A New Executive Order Risks Sending Funds Claimed by Families of 9/11 Victims to the Taliban

Feb. 16 2022

Following the U.S. withdrawal from Afghanistan in August, the Taliban took control of the country, sending its long-troubled economy into a tailspin. Nearly 80 percent of the government’s budget had come from international funding, which was suspended following the terrorist organization’s takeover. Meanwhile, the Federal Reserve Bank in New York has frozen a $7 billion account that belonged to the former Afghan government.

On Friday, Presiden Biden signed an executive order aimed at unfreezing this account; half the money would go toward provide financial assistance to the Afghan people, who are in dire straits, and the other half would be placed in a humanitarian trust fund that may be used to support the families of 9/11 victims (though this is not guaranteed). Many of these families have been seeking restitution from the Afghan government for years and have forcefully protested this move. As Aamer Madhani and Kathy Gannon note, they argue that money that rightfully belongs to American citizens will almost certainly be confiscated by the Taliban.

Biden’s plan aims to resolve a complex situation in which the U.S. is sitting on billions owned by a country where there is no government it recognizes, with competing appeals for the money for the crying needs of the Afghan people and families still scarred by the 2001 attacks.

U.S. courts where 9/11 victims have filed claims against the Taliban will have to take additional action for victims and families to be compensated from the $3.5 billion, deciding if they have a claim, according to senior administration officials who brief reporters.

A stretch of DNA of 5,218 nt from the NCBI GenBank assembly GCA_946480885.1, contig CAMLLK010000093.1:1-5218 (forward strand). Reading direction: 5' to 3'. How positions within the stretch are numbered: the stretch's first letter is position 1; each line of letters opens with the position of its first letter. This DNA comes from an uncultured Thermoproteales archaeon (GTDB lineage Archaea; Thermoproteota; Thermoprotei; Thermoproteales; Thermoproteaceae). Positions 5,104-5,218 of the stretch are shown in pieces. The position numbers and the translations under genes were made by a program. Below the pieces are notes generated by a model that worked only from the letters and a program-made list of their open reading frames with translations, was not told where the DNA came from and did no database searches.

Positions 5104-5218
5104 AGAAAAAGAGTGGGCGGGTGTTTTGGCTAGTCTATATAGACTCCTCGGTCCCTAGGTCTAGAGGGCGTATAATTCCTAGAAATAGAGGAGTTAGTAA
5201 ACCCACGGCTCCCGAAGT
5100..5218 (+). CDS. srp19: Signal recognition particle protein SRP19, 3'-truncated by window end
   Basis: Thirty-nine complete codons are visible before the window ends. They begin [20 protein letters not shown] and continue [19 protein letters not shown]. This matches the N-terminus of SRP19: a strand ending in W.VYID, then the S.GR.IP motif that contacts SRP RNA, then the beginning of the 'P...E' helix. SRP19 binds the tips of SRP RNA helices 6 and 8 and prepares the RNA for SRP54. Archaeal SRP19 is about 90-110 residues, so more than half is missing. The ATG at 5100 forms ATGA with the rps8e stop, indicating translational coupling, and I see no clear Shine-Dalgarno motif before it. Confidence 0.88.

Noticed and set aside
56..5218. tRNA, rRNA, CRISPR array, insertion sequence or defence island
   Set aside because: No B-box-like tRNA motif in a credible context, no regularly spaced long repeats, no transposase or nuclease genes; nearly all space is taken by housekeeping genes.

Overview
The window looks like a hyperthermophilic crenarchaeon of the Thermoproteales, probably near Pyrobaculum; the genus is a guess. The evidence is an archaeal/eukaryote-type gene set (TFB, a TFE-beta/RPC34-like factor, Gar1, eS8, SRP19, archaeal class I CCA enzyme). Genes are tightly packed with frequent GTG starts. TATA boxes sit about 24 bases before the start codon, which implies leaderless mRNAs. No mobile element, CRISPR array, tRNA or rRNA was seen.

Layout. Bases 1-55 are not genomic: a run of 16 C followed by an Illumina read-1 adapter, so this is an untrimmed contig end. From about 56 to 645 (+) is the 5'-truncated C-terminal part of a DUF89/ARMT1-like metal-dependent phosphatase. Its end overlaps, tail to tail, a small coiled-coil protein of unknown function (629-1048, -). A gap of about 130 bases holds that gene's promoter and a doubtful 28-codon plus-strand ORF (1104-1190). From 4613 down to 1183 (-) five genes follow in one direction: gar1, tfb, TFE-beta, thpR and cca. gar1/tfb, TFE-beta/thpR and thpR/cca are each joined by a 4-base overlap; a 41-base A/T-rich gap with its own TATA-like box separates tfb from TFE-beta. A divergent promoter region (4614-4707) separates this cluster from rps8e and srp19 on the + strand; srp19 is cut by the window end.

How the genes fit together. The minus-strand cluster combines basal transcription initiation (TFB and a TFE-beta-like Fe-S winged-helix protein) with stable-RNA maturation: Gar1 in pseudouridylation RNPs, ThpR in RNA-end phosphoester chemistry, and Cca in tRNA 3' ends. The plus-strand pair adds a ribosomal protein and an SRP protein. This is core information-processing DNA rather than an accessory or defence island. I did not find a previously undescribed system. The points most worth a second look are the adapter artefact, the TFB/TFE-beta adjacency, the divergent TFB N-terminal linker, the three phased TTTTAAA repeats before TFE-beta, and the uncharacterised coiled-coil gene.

The Biden administration is still working through details of setting up the trust fund, an effort the White House says will likely take months.

Read more at U.S. News and World Report

More about: Afghanistan, Joseph Biden, Taliban, War on Terror

American Aid to Lebanon Is a Gift to Iran

For many years, Lebanon has been a de-facto satellite of Tehran, which exerts control via its local proxy militia, Hizballah. The problem with the U.S. policy toward the country, according to Tony Badran, is that it pretends this is not the case, and continues to support the government in Beirut as if it were a bulwark against, rather than a pawn of, the Islamic Republic:

So obsessed is the Biden administration with the dubious art of using taxpayer dollars to underwrite the Lebanese pseudo-state run by the terrorist group Hizballah that it has spent its two years in office coming up with legally questionable schemes to pay the salaries of the Lebanese Armed Forces (LAF), setting new precedents in the abuse of U.S. foreign security-assistance programs. In January, the administration rolled out its program to provide direct salary payments, in cash, to both the Lebanese Armed Forces (LAF) and the Internal Security Forces (ISF).

The scale of U.S. financing of Lebanon’s Hizballah-dominated military apparatus cannot be understated: around 100,000 Lebanese are now getting cash stipends courtesy of the American taxpayer to spend in Hizballah-land. . . . This is hardly an accident. For U.S. policymakers, synergy between the LAF/ISF and Hizballah is baked into their policy, which is predicated on fostering and building up a common anti-Israel posture that joins Lebanon’s so-called “state institutions” with the country’s dominant terror group.

The implicit meaning of the U.S. bureaucratic mantra that U.S. assistance aims to “undermine Hizballah’s narrative that its weapons are necessary to defend Lebanon” is precisely that the LAF/ISF and the Lebanese terror group are jointly competing to achieve the same goals—namely, defending Lebanon from Israel.

Read more at Tablet

More about: Hizballah, Iran, Israeli Security, Lebanon, U.S. Foreign policy